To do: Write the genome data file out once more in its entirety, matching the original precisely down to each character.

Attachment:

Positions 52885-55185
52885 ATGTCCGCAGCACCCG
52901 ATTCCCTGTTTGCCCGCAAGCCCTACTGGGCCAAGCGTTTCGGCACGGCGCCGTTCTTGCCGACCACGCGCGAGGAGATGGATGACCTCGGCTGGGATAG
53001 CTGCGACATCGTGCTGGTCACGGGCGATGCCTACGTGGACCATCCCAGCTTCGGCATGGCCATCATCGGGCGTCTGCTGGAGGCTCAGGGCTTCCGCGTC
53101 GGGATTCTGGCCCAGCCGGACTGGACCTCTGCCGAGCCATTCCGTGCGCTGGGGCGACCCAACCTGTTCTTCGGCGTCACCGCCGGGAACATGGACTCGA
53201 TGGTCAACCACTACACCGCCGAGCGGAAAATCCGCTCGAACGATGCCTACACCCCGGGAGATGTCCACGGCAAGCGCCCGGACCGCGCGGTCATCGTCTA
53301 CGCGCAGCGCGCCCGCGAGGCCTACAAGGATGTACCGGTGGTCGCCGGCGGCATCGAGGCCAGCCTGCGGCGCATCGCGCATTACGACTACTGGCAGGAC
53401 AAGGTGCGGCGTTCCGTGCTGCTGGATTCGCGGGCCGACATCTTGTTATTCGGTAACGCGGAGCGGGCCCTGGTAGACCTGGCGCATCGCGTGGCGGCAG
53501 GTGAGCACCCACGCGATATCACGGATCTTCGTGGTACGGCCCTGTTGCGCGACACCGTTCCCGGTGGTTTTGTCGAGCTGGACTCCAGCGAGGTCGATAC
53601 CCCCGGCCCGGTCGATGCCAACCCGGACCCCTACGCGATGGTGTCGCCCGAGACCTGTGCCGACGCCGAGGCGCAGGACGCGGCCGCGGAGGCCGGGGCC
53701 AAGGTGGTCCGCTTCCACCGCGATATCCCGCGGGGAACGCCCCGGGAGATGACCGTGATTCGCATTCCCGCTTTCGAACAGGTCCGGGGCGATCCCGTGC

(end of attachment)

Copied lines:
Positions 52885-55185
52885 ATGTCCGCAGCACCCG
52901 ATTCCCTGTTTGCCCGCAAGCCCTACTGGGCCAAGCGTTTCGGCACGGCGCCGTTCTTGCCGACCACGCGCGAGGAGATGGATGACCTCGGCTGGGATAG
53001 CTGCGACATCGTGCTGGTCACGGGCGATGCCTACGTGGACCATCCCAGCTTCGGCATGGCCATCATCGGGCGTCTGCTGGAGGCTCAGGGCTTCCGCGTC
53101 GGGATTCTGGCCCAGCCGGACTGGACCTCTGCCGAGCCATTCCGTGCGCTGGGGCGACCCAACCTGTTCTTCGGCGTCACCGCCGGGAACATGGACTCGA
53201 TGGTCAACCACTACACCGCCGAGCGGAAAATCCGCTCGAACGATGCCTACACCCCGGGAGATGTCCACGGCAAGCGCCCGGACCGCGCGGTCATCGTCTA
53301 CGCGCAGCGCGCCCGCGAGGCCTACAAGGATGTACCGGTGGTCGCCGGCGGCATCGAGGCCAGCCTGCGGCGCATCGCGCATTACGACTACTGGCAGGAC
53401 AAGGTGCGGCGTTCCGTGCTGCTGGATTCGCGGGCCGACATCTTGTTATTCGGTAACGCGGAGCGGGCCCTGGTAGACCTGGCGCATCGCGTGGCGGCAG
53501 GTGAGCACCCACGCGATATCACGGATCTTCGTGGTACGGCCCTGTTGCGCGACACCGTTCCCGGTGGTTTTGTCGAGCTGGACTCCAGCGAGGTCGATAC
53601 CCCCGGCCCGGTCGATGCCAACCCGGACCCCTACGCGATGGTGTCGCCCGAGACCTGTGCCGACGCCGAGGCGCAGGACGCGGCCGCGGAGGCCGGGGCC
53701 AAGGTGGTCCGCTTCCACCGCGATATCCCGCGGGGAACGCCCCGGGAGATGACCGTGATTCGCATTCCCGCTTTCGAACAGGTCCGGGGCGATCCCGTGC